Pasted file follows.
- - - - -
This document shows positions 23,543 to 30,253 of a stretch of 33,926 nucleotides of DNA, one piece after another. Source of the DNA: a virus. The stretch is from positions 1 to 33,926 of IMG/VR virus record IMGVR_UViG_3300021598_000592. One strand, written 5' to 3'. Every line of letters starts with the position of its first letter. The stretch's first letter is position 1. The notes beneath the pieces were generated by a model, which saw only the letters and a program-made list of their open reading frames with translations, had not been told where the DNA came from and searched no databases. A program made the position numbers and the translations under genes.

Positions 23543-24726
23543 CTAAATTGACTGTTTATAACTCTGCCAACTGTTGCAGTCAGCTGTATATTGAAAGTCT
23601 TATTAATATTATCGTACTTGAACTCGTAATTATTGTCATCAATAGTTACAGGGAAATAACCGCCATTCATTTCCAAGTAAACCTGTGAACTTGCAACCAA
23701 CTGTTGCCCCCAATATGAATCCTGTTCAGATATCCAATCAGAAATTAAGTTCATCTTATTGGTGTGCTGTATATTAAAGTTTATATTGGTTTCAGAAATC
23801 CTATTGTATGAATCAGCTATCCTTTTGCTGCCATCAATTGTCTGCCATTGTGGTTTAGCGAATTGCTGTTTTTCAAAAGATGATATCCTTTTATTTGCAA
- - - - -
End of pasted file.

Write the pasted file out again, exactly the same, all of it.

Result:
This document shows positions 23,543 to 30,253 of a stretch of 33,926 nucleotides of DNA, one piece after another. Source of the DNA: a virus. The stretch is from positions 1 to 33,926 of IMG/VR virus record IMGVR_UViG_3300021598_000592. One strand, written 5' to 3'. Every line of letters starts with the position of its first letter. The stretch's first letter is position 1. The notes beneath the pieces were generated by a model, which saw only the letters and a program-made list of their open reading frames with translations, had not been told where the DNA came from and searched no databases. A program made the position numbers and the translations under genes.

Positions 23543-24726
23543 CTAAATTGACTGTTTATAACTCTGCCAACTGTTGCAGTCAGCTGTATATTGAAAGTCT
23601 TATTAATATTATCGTACTTGAACTCGTAATTATTGTCATCAATAGTTACAGGGAAATAACCGCCATTCATTTCCAAGTAAACCTGTGAACTTGCAACCAA
23701 CTGTTGCCCCCAATATGAATCCTGTTCAGATATCCAATCAGAAATTAAGTTCATCTTATTGGTGTGCTGTATATTAAAGTTTATATTGGTTTCAGAAATC
23801 CTATTGTATGAATCAGCTATCCTTTTGCTGCCATCAATTGTCTGCCATTGTGGTTTAGCGAATTGCTGTTTTTCAAAAGATGATATCCTTTTATTTGCAA